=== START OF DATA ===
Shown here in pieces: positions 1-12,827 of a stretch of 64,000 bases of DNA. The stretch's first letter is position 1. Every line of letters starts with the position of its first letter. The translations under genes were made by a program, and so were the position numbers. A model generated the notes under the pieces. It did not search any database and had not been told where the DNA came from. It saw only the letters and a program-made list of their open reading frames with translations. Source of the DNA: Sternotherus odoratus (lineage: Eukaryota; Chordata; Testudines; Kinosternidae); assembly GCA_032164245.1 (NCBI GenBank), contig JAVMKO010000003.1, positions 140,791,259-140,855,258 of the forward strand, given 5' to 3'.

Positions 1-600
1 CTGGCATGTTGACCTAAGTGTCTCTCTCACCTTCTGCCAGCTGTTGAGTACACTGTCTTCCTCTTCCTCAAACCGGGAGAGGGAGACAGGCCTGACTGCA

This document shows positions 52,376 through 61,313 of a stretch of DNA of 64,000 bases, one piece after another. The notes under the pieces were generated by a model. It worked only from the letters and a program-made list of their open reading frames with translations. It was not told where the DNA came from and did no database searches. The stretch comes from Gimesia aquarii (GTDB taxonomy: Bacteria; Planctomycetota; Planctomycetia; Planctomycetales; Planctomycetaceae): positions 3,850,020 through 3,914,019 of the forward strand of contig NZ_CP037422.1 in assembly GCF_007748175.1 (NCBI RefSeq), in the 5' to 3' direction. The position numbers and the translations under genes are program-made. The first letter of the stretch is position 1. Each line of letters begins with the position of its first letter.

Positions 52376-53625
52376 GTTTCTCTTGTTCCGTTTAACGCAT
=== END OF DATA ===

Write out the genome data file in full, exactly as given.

Shown here in pieces: positions 1-12,827 of a stretch of 64,000 bases of DNA. The stretch's first letter is position 1. Every line of letters starts with the position of its first letter. The translations under genes were made by a program, and so were the position numbers. A model generated the notes under the pieces. It did not search any database and had not been told where the DNA came from. It saw only the letters and a program-made list of their open reading frames with translations. Source of the DNA: Sternotherus odoratus (lineage: Eukaryota; Chordata; Testudines; Kinosternidae); assembly GCA_032164245.1 (NCBI GenBank), contig JAVMKO010000003.1, positions 140,791,259-140,855,258 of the forward strand, given 5' to 3'.

Positions 1-600
1 CTGGCATGTTGACCTAAGTGTCTCTCTCACCTTCTGCCAGCTGTTGAGTACACTGTCTTCCTCTTCCTCAAACCGGGAGAGGGAGACAGGCCTGACTGCA

This document shows positions 52,376 through 61,313 of a stretch of DNA of 64,000 bases, one piece after another. The notes under the pieces were generated by a model. It worked only from the letters and a program-made list of their open reading frames with translations. It was not told where the DNA came from and did no database searches. The stretch comes from Gimesia aquarii (GTDB taxonomy: Bacteria; Planctomycetota; Planctomycetia; Planctomycetales; Planctomycetaceae): positions 3,850,020 through 3,914,019 of the forward strand of contig NZ_CP037422.1 in assembly GCF_007748175.1 (NCBI RefSeq), in the 5' to 3' direction. The position numbers and the translations under genes are program-made. The first letter of the stretch is position 1. Each line of letters begins with the position of its first letter.

Positions 52376-53625
52376 GTTTCTCTTGTTCCGTTTAACGCAT